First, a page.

The impact of closing schools

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More protests Friday from angry parents and students over the list of Chicago Public Schools destined for closing at the end of this academic year. At the same time, some schools that will stay open are being told to prepare to accept students from those that will be shuttered.

Late Friday afternoon at Marcus Garvey Elementary on Chicago’s Far South Side, parents and students gathered, rallying the neighborhood to fight to keep the school open and their kids safe.

Student safety, job security and strong community are key issues many parents and teachers say will crumble under CPS’s plan to close 61 schools.

A painful but critical move, the school board says, is needed to reverse a financial deficit nearing $1 billion.

“Change is different but it’s not bad,” said Oscar DePriest Elmentary’s Principal Minnie Watson. Her West Side will now absorb up to 300 students from neighboring Duke Ellington Elementary.

DePriest is a 10-year-old underutilized level 2 school, which will need few additions with a larger student body.

Principal Watson says parents need to give the schools accepting students a fair chance.

“A lot of times parents don’t even go into a building. They walk by it or send their kids in. You need to go in and see what’s going on,” she said.

“A lot of it is truly perception. There are not a lot of bad schools in chicago once you go into the building. It’s the fabric of most communities, said Barbara Radner, the Director for Urban Education at DePaul University. She says the closures will be a major upset to communities, but hopefully only short term.

“CPS had to do something. What they had to do, they had to make a choice and they made a choice which is probably in the long run going to benefit the children because they will have a school with sufficient staff to give them what they’re supposed to have,” she said.

The plan, and those who support it, however, are not being well received.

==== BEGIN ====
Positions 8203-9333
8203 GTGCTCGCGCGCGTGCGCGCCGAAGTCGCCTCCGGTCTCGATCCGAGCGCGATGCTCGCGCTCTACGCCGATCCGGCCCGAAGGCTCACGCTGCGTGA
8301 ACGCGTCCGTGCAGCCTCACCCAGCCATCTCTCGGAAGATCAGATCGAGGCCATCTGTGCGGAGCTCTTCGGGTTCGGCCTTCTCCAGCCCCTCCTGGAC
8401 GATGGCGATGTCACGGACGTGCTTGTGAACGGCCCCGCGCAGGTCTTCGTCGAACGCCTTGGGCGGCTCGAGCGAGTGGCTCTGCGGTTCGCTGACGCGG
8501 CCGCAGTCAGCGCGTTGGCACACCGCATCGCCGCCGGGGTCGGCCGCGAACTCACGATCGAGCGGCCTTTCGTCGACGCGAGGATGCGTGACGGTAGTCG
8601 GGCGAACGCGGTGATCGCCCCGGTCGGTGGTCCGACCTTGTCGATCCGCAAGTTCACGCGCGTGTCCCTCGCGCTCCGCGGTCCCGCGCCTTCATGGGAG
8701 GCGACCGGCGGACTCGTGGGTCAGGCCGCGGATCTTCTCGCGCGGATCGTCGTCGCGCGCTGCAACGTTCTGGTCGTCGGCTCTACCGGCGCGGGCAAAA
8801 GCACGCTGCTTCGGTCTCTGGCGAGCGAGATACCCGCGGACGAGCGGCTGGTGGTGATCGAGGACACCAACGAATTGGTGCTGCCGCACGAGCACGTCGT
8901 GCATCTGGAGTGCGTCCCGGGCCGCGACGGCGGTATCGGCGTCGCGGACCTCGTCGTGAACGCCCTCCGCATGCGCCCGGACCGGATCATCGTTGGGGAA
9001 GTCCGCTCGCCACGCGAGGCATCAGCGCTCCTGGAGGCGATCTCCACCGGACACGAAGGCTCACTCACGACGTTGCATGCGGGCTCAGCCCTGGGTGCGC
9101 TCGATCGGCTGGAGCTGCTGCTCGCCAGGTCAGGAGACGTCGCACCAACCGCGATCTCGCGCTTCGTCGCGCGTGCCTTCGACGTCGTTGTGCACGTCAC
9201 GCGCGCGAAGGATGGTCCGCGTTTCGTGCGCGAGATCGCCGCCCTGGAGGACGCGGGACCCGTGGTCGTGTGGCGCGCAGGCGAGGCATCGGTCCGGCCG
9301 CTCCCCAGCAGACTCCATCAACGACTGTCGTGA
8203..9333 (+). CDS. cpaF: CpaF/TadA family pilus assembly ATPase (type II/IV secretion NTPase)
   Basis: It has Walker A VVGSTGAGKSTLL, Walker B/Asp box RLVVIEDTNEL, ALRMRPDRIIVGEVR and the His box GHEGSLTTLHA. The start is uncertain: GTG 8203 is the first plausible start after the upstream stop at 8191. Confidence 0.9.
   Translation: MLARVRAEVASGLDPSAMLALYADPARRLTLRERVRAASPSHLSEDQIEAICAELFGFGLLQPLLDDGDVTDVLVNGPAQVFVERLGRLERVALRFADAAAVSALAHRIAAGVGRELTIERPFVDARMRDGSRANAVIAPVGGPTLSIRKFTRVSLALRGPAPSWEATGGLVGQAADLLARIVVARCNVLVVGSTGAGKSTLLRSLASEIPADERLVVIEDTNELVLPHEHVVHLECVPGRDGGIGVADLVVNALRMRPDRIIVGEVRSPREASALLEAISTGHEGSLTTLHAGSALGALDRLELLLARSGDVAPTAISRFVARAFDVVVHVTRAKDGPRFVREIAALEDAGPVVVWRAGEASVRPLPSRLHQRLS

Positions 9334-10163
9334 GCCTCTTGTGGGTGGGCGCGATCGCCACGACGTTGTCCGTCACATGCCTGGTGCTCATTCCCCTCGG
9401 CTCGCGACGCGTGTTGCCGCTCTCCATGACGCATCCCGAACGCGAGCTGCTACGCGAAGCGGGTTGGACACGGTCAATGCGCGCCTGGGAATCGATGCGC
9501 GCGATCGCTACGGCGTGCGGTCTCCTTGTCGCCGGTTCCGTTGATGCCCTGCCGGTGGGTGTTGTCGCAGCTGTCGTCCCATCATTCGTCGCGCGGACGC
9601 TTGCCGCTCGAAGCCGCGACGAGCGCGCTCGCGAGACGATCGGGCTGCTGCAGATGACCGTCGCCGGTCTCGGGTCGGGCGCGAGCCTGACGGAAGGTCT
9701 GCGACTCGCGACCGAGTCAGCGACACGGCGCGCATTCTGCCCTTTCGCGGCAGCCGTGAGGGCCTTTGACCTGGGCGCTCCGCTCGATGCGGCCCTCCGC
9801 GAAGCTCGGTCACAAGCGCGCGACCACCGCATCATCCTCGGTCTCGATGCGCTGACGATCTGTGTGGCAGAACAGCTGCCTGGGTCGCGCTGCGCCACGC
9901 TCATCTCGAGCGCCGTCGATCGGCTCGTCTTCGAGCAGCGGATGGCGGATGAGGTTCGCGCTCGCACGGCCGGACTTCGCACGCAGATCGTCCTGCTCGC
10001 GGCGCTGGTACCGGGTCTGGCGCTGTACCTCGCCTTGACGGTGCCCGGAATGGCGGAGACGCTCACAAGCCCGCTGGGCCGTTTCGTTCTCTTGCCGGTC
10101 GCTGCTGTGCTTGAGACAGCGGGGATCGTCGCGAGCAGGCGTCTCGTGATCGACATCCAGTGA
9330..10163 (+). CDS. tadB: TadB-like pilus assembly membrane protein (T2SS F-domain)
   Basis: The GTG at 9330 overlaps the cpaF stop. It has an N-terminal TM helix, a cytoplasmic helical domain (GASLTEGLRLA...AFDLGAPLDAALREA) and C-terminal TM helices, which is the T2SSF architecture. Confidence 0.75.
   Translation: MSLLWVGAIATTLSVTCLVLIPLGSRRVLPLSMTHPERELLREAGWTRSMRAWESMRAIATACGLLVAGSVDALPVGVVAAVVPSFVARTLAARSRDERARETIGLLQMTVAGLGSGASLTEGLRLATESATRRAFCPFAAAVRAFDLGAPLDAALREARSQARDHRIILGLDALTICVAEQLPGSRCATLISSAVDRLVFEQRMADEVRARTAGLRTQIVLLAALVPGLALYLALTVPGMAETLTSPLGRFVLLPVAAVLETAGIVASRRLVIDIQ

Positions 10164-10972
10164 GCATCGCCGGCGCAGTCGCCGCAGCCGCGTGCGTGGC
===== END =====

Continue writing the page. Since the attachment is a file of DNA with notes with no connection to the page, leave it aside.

On Friday, protesters expressed their anger toward Mayor Rahm Emanuel dangling banners over the Kennedy Expressway and waving posters prominently at City Hall.

The mayor late this afternoon responding to the outcrys by saying: “By consolidating these schools, CPS can focus on safely getting every child into a better performing school. Like school systems in New York and Philadelphia where schools are being closed, Chicago must make tough choices.”

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  • Chris

    We can't pay teachers these types of salaries (~75,000 on average) and promise them generous pensions in retirement without some cuts in the system. There are 400,000 students in the CPS and 500,000 seats. Consolation is the only way to run the system more efficiently. In the end kids will have better resources in the classroom to learn. The CTU knew this was going to happen coming out of negotiations. The veteran teachers were able to protect their all their pay, benefits, and pensions at the expense of closing down schools in poor neighborhoods and firing a few relatively inexperienced teachers. Now the union is crying foul. Oh wait it is all about the kids.

  • Caligula

    Yes.. Yes….Let the butt hurt flow through you Chicago for continuing to elect the same incompetent people election after election. I have absolutely no sympathy for any of your whining and crying over this.